On the eve of July 18, 2016, Cleveland Ohio was a whirlwind of activity. For the next four days Cleveland would be center stage, politically, for the Republican National Convention.
Since, by that point, Donald Trump was the only remaining Republican candidate and he had already chosen his running mate, Governor Mike Pence of Indiana, there was not a lot of suspense at this convention. This allowed viewers to relax somewhat and simply watch the convention unfold. However, from the very first night there was controversy.
According to a Washington Post article there were a number of speakers who garnered a lot of attention for their strong words on immigration and their attacks on Hillary Clinton. “My son’s life was stolen at the hands of an illegal alien,” Mary Ann Mendoza, mother of fallen police Sgt. Brandon Mendoza, said. “It’s time we had an administration that cares more about Americans than about illegals. A vote for Hillary is putting all our children’s lives at risk.”
Another woman, Patricia Smith, whose son died in the Benghazi attacks spoke at the convention as well. “For all of this loss, for all of this grief, for all of the cynicism the tragedy in Benghazi has wrought upon America, I blame Hillary Clinton,” she said. “I blame Hillary Clinton personally for the death of my son.”
The big controversy of the night however, came when Trump’s wife, Melania, introduced him. It appeared that she had plagiarized a part of a Michelle Obama speech from 2008. Even though, soon after, Meredith McIver, an employee of the Trump Organization claimed responsibility for the plagiarism, it was still enough to cause a minor scandal.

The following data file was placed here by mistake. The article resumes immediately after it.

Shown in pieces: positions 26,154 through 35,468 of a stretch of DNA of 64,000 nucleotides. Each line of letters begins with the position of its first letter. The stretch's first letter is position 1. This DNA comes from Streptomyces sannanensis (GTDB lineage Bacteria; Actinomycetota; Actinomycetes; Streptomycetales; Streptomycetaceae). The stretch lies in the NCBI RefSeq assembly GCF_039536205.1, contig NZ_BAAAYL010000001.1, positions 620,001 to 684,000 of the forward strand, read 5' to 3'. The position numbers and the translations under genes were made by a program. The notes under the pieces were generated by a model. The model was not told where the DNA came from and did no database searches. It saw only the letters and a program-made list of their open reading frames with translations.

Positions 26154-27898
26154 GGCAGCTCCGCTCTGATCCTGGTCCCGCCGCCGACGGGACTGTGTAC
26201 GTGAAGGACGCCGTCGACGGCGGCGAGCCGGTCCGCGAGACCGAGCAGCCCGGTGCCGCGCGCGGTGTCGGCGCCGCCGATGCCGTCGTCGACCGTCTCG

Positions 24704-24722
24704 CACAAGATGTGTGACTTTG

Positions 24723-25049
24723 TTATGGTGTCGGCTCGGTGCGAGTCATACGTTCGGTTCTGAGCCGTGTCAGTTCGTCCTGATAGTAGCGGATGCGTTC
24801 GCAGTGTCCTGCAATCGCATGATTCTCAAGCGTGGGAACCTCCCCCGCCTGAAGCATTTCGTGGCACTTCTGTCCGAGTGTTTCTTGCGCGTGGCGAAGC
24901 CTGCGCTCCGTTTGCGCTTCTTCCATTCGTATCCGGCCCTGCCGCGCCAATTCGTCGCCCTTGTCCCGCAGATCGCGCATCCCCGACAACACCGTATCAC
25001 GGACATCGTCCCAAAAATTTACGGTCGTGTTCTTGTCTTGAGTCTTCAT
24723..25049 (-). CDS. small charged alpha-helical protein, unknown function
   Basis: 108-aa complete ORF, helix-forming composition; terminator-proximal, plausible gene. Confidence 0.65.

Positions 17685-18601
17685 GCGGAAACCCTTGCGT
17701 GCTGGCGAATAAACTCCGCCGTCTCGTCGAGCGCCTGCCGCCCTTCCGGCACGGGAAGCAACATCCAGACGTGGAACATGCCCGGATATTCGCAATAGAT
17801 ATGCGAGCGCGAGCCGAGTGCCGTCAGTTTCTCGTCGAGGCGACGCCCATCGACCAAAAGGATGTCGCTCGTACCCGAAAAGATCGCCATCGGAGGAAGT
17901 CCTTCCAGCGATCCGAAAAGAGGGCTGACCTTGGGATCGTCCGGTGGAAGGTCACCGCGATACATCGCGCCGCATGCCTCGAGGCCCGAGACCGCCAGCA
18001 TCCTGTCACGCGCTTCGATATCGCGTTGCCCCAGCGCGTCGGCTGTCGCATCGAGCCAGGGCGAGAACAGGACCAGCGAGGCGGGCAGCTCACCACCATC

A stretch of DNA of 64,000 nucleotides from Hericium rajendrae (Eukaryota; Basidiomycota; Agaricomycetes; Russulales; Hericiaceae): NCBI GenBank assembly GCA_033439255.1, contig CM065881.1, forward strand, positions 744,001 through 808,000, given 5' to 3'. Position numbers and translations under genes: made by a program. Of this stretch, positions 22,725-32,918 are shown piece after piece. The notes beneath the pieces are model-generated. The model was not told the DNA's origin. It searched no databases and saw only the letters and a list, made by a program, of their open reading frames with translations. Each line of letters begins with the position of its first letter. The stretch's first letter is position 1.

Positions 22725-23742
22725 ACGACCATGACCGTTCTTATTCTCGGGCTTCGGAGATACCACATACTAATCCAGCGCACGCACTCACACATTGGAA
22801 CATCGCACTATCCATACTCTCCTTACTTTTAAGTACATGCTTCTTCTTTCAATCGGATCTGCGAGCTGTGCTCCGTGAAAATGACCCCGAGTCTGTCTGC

The second night was fairly run-of-the-mill with Trump’s children Tiffany and Donald Jr. speaking about their father and Governor Chris Christie of New Jersey gave a very well-received speech against Hillary Clinton.
The third night, however, the controversy started up again.
Ted Cruz, a former Republican nominee, gave a speech that was not well received at all. Instead of endorsing Trump like everyone assumed he would do, he told people to vote their conscience and to vote “for candidates who share your principles, up and down the ballot.”
The crowed booed him off of the stage while a number of people were chanting “Endorse Trump.”
July 21 was the fourth and final night of the convention, the night that most people were looking forward to, the night when Trump would officially accept the Republican nomination for President.
He was introduced by his oldest daughter Ivanka who of course spoke about her father, but also spoke about women’s rights, not something often discussed on a Republican platform.
Peter Thiel, who co-founded PayPal, also spoke on a controversial subject for the Republican party: gay rights. He urged the people there to accept the LGBTQ community and Trump later on agreed with him.
In his acceptance speech, Trump spoke for over an hour. His speech contained promises and statistics that served their purpose to excite and rile up the crowd. His speech was modeled after Richard Nixon’s nomination acceptance speech in 1968.
According to NPR, “Nixon, at the time, cataloged the current ills of the nation — Vietnam, riots in the urban core, crime, disrespect for authority — and laid them all at the feet of Lyndon Johnson, who had been president since 1963.”
Trumps speech was similar, and he put the blame on Clinton. He said that Americans would feel safe again once he was in office. He said that ISIS would be quickly dealt with, that he would create more jobs, revitalize industries and build a large wall along the US-Mexico border.
With his acceptance the Republican National Convention came to a close. Even though this convention was riddled with controversy, the convention achieved its goal. The Republican party has its official nominee and the party is more united, ready to start the race to the White House.